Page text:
two girls sitting on a step Travellers say living together is an important part of their ethnic identity

The accusation that councils want to wash their hands of travellers is hotly disputed.

In the case of Basildon Council, leader Tony Ball said he was open to discussing future accommodation needs with any evicted families.

And the Local Government Association has welcomed the prospect of greater powers to deal with illegal encampments.

"We know that one of the most effective ways to reduce the likelihood of unauthorised sites is to provide authorised ones," said David Parsons, chairman of the association's environment and housing board.

"This is why we are calling on government to help by relaxing some of the restrictions on the types of site which can be used as temporary accommodation for travellers.

"This would help make illegal encampments less common, while strengthening the ability of local authorities and police to evict people who do set up camp without permission."

Some groups believe addressing the issue goes beyond matters like planning law.

Start Quote

We often hear about the Big Society - well, Dale Farm is the perfect example of the Big Society”

End Quote Jake Bowers Travellers' Times

In Scotland, where the devolved government is responsible for planning, trouble flared recently between the travelling community and residents in the north-east.

Ministers, police, council and other representatives came together after tensions rose in Aberdeen and Aberdeenshire to set up a task force to find a way forward.

One of the groups involved - Article 12 in Scotland - has been focusing on the rights of younger members of the traveller community.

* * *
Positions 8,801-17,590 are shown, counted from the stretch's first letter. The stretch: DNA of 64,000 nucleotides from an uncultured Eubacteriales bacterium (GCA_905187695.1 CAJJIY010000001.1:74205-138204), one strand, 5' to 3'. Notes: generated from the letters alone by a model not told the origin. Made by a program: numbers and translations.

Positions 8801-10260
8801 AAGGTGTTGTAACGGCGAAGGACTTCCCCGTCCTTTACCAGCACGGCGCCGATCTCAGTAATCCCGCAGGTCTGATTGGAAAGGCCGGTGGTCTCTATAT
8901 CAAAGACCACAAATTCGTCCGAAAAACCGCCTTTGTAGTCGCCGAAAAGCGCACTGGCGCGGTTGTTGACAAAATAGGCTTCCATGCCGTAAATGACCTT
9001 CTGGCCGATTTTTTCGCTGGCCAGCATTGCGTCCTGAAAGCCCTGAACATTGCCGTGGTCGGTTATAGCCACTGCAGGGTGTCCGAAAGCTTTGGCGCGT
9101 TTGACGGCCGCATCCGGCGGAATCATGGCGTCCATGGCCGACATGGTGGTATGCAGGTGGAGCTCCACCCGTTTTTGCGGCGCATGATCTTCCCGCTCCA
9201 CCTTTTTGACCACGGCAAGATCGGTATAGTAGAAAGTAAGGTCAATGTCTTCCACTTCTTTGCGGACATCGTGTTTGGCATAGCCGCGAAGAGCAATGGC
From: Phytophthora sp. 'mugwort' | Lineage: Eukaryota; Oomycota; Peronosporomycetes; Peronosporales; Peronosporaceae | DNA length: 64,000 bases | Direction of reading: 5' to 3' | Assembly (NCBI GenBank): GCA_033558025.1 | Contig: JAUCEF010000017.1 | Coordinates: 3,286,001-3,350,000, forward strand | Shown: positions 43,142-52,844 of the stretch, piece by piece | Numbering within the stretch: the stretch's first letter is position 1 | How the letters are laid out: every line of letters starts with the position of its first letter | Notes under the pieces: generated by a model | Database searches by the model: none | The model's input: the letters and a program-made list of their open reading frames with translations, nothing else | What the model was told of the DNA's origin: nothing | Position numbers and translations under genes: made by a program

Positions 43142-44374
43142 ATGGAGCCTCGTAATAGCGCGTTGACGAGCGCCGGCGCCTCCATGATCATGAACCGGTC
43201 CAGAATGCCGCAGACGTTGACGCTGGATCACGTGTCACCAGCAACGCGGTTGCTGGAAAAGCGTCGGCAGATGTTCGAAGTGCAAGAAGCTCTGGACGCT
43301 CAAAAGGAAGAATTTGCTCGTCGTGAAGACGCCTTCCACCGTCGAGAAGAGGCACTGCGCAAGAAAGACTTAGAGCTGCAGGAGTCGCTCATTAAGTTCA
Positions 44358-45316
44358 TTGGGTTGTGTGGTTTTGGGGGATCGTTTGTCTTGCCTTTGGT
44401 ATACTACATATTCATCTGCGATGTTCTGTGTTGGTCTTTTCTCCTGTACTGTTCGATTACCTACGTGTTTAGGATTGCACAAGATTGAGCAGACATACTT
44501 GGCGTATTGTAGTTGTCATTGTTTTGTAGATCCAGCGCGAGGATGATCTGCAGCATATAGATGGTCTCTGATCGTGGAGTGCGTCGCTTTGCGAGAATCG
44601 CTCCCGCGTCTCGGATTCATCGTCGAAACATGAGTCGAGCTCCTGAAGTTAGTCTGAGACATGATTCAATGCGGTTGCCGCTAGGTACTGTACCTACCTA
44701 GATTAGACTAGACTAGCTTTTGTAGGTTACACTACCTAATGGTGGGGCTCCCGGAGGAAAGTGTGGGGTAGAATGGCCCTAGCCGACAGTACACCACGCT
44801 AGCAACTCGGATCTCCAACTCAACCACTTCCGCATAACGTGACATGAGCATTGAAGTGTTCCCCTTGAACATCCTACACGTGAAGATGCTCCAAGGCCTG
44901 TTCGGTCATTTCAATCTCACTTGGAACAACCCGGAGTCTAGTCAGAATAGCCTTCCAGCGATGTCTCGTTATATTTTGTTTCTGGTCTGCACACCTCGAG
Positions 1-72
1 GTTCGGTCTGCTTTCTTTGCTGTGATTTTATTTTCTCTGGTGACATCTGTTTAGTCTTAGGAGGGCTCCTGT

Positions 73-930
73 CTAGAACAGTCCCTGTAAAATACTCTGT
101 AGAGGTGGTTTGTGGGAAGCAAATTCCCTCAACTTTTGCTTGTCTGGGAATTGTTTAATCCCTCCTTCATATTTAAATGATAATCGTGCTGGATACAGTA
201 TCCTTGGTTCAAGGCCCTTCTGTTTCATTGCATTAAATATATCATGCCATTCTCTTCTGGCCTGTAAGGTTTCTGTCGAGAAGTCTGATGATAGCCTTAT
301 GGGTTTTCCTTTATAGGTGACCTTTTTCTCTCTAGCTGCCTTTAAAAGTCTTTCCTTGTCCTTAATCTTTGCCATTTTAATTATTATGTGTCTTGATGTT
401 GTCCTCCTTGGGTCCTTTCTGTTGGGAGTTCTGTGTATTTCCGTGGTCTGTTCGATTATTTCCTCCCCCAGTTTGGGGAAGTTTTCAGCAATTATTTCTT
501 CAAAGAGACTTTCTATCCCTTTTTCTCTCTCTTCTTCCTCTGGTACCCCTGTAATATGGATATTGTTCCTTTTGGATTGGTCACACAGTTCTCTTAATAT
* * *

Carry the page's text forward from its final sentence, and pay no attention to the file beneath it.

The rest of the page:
The group's national co-ordinator, Lynne Tammi, said 16 to 24-year-old members of such communities had come to feel "closed down".

"We've been trying to help young people from the Gypsy traveller community and settled communities come together, so there's a sharing of the culture," she said.

"I can appreciate people have concerns about Gypsy travellers, although there's good and bad in every community."

Ms Tammi said people did have legitimate concerns about crime, but that some responses - such as reporting the setting up of new of traveller encampments as a criminal act - did not help.

Dale Farm Some Basildon residents said everyone, including Dale Farm residents, must abide by the law

Back in Basildon, local Len Gridley said he had been subjected to "10 years of hell" by residents of the Dale Farm settlement. He says travellers must be required to abide by the same laws as everybody else.

"They should not be allowed to build on any greenbelt... without planning permission first," he said.

Meanwhile, Mr Bowers said the looming eviction at Dale Farm was the "tip of the iceberg", with other similar cases.

He warned that people terrified of eviction from the encampment might go on to live - illegally - at the side of a road.

"There are two women at Dale Farm suffering from advanced cancer but they have people around them caring for them where they are," he said.

"We often hear about the Big Society - well, Dale Farm is the perfect example of the Big Society."

Mr Bowers added: "The best possible outcome of an eviction at Dale Farm is that it helps the understanding between travellers and settled residents in the same way the Brixton Riots in 1981 helped urban race relations."